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29 Responses to “Feeling morally, intellectually confused?”

  1. taters says:

    I saw it last night, Col. Very powerful and inspiring. However, I missed you and LJ on c-span, the repeat was being broadcast at 1:42 AM Eastern and despite my beat efforts, I couldn’t make it past 15 minutes into it. I have to accept the fact that this mule doesn’t do like he used to. It promised to be extremely interesting, hopefully I can snag it soon. You looked great, though.

  2. BillD says:

    I also saw it and was very impressed. I am left, however, with one troubling thought: dictatorship and democracy are not necessarily mutually exclusive.

  3. wtofd says:

    Does anyone have experience with youtube? Would be great if we could get PL’s tv appearances on some form of user supported video site.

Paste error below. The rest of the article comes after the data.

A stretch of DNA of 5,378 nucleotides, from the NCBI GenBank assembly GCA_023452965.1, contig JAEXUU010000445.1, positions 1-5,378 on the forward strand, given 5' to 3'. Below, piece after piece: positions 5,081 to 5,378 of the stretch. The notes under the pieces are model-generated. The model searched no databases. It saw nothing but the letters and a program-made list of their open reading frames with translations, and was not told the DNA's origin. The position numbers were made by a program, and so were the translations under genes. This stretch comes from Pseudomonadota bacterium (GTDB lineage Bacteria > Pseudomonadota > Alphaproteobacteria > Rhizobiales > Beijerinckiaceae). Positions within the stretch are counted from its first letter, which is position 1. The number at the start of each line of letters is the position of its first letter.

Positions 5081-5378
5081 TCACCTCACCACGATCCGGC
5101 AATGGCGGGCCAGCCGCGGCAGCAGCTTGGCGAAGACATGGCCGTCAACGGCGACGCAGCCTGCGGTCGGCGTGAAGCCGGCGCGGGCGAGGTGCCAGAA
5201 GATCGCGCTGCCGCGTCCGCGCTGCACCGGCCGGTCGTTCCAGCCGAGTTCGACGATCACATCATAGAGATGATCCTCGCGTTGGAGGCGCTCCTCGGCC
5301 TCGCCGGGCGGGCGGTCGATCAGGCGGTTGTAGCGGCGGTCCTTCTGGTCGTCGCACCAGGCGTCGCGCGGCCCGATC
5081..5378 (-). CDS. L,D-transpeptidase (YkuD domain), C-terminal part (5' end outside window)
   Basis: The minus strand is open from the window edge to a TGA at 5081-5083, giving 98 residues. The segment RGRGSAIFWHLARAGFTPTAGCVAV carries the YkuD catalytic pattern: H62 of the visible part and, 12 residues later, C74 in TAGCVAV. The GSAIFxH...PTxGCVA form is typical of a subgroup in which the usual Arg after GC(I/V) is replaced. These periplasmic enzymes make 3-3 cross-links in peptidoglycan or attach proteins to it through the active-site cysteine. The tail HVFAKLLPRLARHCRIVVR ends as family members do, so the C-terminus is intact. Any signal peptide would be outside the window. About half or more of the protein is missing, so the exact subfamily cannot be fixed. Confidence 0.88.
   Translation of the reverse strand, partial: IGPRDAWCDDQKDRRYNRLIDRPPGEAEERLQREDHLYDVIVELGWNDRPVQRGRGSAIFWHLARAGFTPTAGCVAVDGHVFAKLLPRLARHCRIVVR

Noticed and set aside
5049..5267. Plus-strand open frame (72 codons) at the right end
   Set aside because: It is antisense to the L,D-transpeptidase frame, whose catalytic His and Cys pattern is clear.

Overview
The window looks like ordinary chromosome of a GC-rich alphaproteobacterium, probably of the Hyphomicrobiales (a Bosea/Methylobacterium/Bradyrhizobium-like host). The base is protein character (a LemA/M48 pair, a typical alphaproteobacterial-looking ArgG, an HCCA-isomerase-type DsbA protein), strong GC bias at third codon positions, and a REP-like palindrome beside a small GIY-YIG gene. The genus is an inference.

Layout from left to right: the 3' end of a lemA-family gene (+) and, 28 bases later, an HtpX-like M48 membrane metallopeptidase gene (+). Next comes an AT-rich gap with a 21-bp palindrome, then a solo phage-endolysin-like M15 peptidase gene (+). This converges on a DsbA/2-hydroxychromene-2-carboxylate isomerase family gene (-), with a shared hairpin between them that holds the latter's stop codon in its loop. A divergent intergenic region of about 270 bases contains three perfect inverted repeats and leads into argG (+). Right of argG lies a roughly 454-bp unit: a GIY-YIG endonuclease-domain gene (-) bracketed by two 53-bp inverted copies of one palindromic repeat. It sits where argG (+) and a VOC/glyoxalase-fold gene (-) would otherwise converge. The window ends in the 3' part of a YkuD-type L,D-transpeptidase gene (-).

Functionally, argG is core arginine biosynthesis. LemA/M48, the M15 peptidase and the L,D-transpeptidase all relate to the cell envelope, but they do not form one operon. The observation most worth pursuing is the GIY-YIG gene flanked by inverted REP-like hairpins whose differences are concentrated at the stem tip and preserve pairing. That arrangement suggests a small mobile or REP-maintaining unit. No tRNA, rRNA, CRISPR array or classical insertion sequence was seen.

4. Kevin says:

    Keith Oberman has Aspergers Syndrome; hyperlexia is a common idiosyncracy among us 😉

  5. Duncan Kinder says:

    Speaking as a former history major, I am glad that people use historical analogies to form decisions. That makes me feel like my degree was useful.
    But, for the life of me, I do not understand why World War II is constantly cited to the exclusion of all other precedent. One might think that it provided the ultimate answers to all human problems.
    There are 5,000 years of recorded human history out there. Some if it also might be useful. For example, we might, when discussing Iraq, consider Athens’ Sicilian Expedition or Napoleon’s invasion of Spain.
    Our recent discussions of Hezbollah’s attacks on Israeli tanks suggests that the collapse of Bronze Age civilization around 1200 B C might be considered.